Millwall return to The Den this Saturday afternoon, in what is The Lions’ first match after the close to the reign of Neil Harris as manager. As caretaker manager Adam Barrett takes his place at the forefront of the dugout at The Den, we take on second-placed Leeds United in the Sky Bet Championship.
Under Barrett’s guidance, The Lions seek to return to winning ways at The Den against Marcelo Bielsa’s Leeds side, who got back into winning form on Tuesday night with a narrow victory over West Brom at Elland Road. Millwall sit 18th in the division after Wednesday’s 1-1 draw at Luton, with our West Yorkshire opponents a point behind League leaders Swansea.
This season represents Leeds’ 10th of their current spell at Championship level. Three seasons in League One preceded the run, with The Whites managing three top-half finishes and their first Play-Off campaign since promotion coming last season – Bielsa’s side beaten 4-3 on aggregate by Derby. Leeds boast a vastly decorated history, having dominated English football and been one of Europe’s biggest forces in the Don Revie era. Across the 1960s and ‘70s, the club won two League titles, an FA Cup and a League Cup apiece, two Fairs Cups and reached the European Cup Final, beaten in Paris by Bayern Munich. Leeds’ third and final League title to date arrived in 1992, the last English campaign before the top division’s rebranding as the Premier League.
Following Leeds’ unsuccessful shot at promotion last term, the club acted heavily in the transfer market over the summer. The loan system served Bielsa and his team very well, bringing in Jack Harrison for another season, along with the likes of Helder Costa, Eddie Nketiah and Ben White. Jack Clarke departed in a big-money move to Spurs before returning to Elland Road on loan, with a multitude of players being moved on including Kemar Roofe, Bailey Peacock-Farrell and Pontus Jansson.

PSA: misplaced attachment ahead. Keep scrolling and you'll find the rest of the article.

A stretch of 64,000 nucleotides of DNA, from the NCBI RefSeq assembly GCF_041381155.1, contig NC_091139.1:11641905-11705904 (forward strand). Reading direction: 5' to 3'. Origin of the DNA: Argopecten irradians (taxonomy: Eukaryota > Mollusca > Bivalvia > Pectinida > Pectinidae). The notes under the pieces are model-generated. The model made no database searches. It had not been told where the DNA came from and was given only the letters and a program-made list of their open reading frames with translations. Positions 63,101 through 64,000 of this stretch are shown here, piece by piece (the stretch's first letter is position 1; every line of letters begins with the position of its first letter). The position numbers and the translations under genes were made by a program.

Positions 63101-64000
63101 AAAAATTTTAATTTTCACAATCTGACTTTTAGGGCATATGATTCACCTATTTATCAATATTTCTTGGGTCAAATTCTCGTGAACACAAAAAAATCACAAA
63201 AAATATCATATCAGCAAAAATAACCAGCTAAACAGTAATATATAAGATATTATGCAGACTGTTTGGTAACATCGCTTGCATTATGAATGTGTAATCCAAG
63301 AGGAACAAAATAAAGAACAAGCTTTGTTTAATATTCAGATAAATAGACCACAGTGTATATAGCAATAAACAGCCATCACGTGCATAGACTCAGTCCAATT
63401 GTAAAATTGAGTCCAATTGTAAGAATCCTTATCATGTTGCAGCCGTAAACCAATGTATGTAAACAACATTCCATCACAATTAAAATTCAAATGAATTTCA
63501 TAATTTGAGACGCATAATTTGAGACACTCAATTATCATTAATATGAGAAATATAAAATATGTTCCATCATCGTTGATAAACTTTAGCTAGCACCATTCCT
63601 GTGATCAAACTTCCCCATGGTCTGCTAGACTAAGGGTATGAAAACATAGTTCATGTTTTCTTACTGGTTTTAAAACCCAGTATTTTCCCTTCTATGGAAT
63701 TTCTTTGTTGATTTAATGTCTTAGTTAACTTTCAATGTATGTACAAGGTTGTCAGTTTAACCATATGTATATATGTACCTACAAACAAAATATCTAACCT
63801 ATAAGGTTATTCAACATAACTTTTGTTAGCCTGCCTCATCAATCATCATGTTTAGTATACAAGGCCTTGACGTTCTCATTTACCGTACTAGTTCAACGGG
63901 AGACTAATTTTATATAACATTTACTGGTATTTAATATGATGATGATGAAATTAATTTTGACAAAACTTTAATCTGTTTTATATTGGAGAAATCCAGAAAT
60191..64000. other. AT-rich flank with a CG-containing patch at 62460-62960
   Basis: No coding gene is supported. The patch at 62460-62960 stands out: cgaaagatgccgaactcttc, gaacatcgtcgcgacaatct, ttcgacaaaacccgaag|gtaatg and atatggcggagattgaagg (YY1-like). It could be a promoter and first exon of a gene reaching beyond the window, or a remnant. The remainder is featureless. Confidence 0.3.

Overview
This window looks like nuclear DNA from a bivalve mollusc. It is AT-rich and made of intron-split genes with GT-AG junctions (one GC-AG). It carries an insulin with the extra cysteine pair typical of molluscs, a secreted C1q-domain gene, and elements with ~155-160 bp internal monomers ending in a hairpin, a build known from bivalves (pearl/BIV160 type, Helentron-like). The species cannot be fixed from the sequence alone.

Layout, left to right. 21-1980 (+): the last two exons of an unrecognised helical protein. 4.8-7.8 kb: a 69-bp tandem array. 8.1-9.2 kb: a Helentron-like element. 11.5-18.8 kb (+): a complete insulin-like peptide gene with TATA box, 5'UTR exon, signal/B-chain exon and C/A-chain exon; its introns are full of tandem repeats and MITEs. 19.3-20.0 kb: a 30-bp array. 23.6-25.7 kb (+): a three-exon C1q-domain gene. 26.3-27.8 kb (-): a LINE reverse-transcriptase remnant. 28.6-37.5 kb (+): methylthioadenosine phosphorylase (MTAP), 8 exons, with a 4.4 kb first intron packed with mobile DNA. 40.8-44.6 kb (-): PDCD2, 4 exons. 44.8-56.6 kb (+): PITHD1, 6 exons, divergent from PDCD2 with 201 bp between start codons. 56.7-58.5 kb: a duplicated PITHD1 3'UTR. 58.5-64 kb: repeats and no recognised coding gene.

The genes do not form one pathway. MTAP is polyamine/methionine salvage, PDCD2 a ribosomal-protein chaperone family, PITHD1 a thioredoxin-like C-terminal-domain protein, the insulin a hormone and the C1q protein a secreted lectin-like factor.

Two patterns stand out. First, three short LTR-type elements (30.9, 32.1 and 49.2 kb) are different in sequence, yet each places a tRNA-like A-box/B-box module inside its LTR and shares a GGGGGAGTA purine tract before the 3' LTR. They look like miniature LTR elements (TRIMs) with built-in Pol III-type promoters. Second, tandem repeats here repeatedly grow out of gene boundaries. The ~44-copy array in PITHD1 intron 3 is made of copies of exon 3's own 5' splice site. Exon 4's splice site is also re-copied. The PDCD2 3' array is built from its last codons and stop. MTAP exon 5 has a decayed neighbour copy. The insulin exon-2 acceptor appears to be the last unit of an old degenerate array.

Experienced coach Marcelo Bielsa arrived at Elland Road ahead of last season after managing Lille. The 64-year-old carries a wealth of coaching pedigree, having taken on his first role on the sidelines in his native Argentina in 1990. Formerly of Athletic Bilbao and Lazio, Bielsa spent a six-year spell as his national side’s manager, reaching the Copa America Final in 2004, as well as leading the nation to Olympic Gold in the same year. He then took the reins of Chile, guiding the team to the knockout stages of the 2010 World Cup. Lauded for his tactical nous and boldness in his approach to games, Bielsa has gone some way to revolutionising Argentine football and has overseen the development of former players into high-profile managers, such as Mauricio Pochettino and Diego Simeone. Bielsa steered Leeds to the Championship Play-Off Semi-Finals in his debut campaign.